If there is an unforgettable date that marks the beginning of the twenty-first century, it is that of 11th September 2001. Whether and how far the terrible events of that day will have changed the history of the new century and set it on a course other than that it would otherwise have taken will be for future historians to say. The terrorist attacks on the United States led to a war that largely eliminated the Taliban and Osama Bin Laden's organization from Afghanistan. Its rationale was proclaimed to be that of an international struggle against terrorism. In February 2002, President Bush publicly described Iraq, Iran and North Korea as an 'axis of evil', in that they were dictatorial states sponsoring terrorist activities. Subsequently, a hard-line Israeli government, faced with a spate of suicide bombings in Israeli cities, occupied many areas controlled by the Palestinian Authority, in an attempt to 'root out the terrorist infrastructure'. But Israel, in its turn, became the subject of widespread condemnation as the perpetrator of 'state terrorism'. The initial apparent simplicity of the 'crusade against terror' was becoming blurred, and European attitudes were coming to diverge from those of the United States administration.
One effect of 11th September has been a revival of interest in the concept of 'civilization' and of 'the civilized world'. An almost Manichean vision of the forces of civilization pitted against the forces of darkness infuses much of the commentary to which the events of that day have given rise. In practice, however, 'civilization' does not fit easily with those hundreds of millions of people that cannot escape from dire poverty, intolerance and exploitation. Unless these problems are tackled with determination and intelligence, it should surprise nobody that terror will be used to horrifying effect against the world deemed 'civilized'.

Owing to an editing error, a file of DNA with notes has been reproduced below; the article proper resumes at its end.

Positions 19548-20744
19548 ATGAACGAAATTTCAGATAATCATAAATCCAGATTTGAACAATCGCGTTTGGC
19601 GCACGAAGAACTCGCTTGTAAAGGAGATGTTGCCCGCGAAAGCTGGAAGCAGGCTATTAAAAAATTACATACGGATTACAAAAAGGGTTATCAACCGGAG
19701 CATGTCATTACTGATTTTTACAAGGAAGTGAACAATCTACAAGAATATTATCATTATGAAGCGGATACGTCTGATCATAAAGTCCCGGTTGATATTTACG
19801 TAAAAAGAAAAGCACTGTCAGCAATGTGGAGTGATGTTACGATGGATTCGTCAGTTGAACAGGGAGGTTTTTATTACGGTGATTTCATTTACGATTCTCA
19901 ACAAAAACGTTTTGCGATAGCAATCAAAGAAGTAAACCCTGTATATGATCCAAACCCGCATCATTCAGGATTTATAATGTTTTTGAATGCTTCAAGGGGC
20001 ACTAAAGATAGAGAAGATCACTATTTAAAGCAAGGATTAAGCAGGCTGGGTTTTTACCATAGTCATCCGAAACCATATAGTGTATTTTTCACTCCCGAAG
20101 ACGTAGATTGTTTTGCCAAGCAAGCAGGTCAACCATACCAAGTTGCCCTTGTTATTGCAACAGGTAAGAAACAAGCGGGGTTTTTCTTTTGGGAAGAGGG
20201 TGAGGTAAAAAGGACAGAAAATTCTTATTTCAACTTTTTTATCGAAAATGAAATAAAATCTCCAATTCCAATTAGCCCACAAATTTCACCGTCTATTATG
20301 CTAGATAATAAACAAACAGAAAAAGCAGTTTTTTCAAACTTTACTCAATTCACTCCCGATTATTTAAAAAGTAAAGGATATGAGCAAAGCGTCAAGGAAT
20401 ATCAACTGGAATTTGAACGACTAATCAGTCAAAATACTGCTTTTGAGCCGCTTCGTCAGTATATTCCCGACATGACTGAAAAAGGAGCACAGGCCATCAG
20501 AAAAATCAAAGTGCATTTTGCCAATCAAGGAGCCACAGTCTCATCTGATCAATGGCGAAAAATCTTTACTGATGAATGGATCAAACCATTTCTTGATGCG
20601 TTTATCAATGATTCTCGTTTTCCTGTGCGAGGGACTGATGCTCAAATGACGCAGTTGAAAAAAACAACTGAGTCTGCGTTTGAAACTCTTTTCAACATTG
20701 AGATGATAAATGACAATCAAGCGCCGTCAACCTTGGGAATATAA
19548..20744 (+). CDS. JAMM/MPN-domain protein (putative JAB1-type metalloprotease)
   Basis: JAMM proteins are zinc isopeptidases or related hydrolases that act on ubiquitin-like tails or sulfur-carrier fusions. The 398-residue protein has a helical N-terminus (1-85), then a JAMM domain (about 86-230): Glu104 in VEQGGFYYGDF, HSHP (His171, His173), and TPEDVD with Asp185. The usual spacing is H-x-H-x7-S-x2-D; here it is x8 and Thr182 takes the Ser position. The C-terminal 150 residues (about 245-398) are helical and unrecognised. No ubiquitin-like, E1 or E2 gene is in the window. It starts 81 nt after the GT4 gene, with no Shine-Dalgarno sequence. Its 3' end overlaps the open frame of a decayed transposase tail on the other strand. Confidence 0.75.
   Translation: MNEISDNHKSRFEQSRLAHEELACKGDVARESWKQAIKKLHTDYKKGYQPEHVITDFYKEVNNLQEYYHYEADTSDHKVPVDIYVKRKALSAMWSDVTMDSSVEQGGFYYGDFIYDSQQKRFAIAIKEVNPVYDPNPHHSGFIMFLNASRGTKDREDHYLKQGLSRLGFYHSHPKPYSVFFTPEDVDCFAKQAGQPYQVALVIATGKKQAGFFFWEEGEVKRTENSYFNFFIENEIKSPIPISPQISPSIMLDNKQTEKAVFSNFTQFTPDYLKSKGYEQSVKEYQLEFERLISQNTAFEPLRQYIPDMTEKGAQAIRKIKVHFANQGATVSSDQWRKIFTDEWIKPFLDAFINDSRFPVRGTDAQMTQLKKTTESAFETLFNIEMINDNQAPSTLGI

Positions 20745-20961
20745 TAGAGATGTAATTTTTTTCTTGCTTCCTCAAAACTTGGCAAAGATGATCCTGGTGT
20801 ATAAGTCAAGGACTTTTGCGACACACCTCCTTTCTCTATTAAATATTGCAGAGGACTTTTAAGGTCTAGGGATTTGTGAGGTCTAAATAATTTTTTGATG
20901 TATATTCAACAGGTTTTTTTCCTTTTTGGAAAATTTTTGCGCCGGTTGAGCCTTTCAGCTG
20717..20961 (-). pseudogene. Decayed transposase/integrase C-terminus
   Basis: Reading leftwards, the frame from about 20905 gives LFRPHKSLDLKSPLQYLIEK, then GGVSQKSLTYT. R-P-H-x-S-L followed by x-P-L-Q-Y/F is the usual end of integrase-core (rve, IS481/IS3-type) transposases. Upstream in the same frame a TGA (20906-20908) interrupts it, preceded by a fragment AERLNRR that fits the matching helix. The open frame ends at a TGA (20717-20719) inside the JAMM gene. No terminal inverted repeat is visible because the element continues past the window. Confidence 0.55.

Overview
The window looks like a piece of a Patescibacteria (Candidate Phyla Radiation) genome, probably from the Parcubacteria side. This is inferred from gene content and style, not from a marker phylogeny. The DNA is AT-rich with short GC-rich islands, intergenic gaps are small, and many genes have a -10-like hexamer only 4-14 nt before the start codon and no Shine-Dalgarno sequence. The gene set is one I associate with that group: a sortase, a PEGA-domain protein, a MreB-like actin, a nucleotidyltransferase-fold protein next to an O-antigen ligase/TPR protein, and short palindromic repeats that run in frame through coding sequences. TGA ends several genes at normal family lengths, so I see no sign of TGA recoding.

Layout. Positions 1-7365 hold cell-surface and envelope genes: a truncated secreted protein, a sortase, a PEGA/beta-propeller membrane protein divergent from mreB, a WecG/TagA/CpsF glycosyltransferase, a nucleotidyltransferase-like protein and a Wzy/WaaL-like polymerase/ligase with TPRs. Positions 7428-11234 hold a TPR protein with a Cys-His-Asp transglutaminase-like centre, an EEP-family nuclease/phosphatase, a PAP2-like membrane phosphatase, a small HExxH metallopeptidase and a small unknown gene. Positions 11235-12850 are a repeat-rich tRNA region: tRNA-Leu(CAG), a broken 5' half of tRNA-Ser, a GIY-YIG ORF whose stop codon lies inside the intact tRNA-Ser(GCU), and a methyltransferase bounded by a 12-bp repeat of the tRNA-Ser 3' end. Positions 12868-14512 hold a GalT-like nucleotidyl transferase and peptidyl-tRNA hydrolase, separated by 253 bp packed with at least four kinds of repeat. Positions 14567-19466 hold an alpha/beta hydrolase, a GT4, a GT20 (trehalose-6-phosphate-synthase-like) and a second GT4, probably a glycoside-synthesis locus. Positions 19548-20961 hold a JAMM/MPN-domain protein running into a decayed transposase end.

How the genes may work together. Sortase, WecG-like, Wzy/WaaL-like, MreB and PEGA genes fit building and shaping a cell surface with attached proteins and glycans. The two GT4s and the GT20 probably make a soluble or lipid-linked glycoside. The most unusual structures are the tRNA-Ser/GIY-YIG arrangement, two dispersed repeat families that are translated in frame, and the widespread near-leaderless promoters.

In all significant senses, Japan today is part of our 'civilized world'. The average standard of living of the Japanese people is high. The GNP of Japan is second only to that of the United States, and is larger than the combined GNP of all the other countries in Asia. Even the economy of China, though attracting much attention for the rapidity of its growth and for its success in Japanese markets, is many times smaller than that of Japan, though plainly it is catching up. The national interests of Japan, taking a hard-nosed view, lie with the interests of the advanced countries and their broad set of economic, political, social and moral values. Japan in most ways is an open democratic society. Since the early 1990s she has been suffering from severe problems of economic and political mismanagement. In the widest of terms the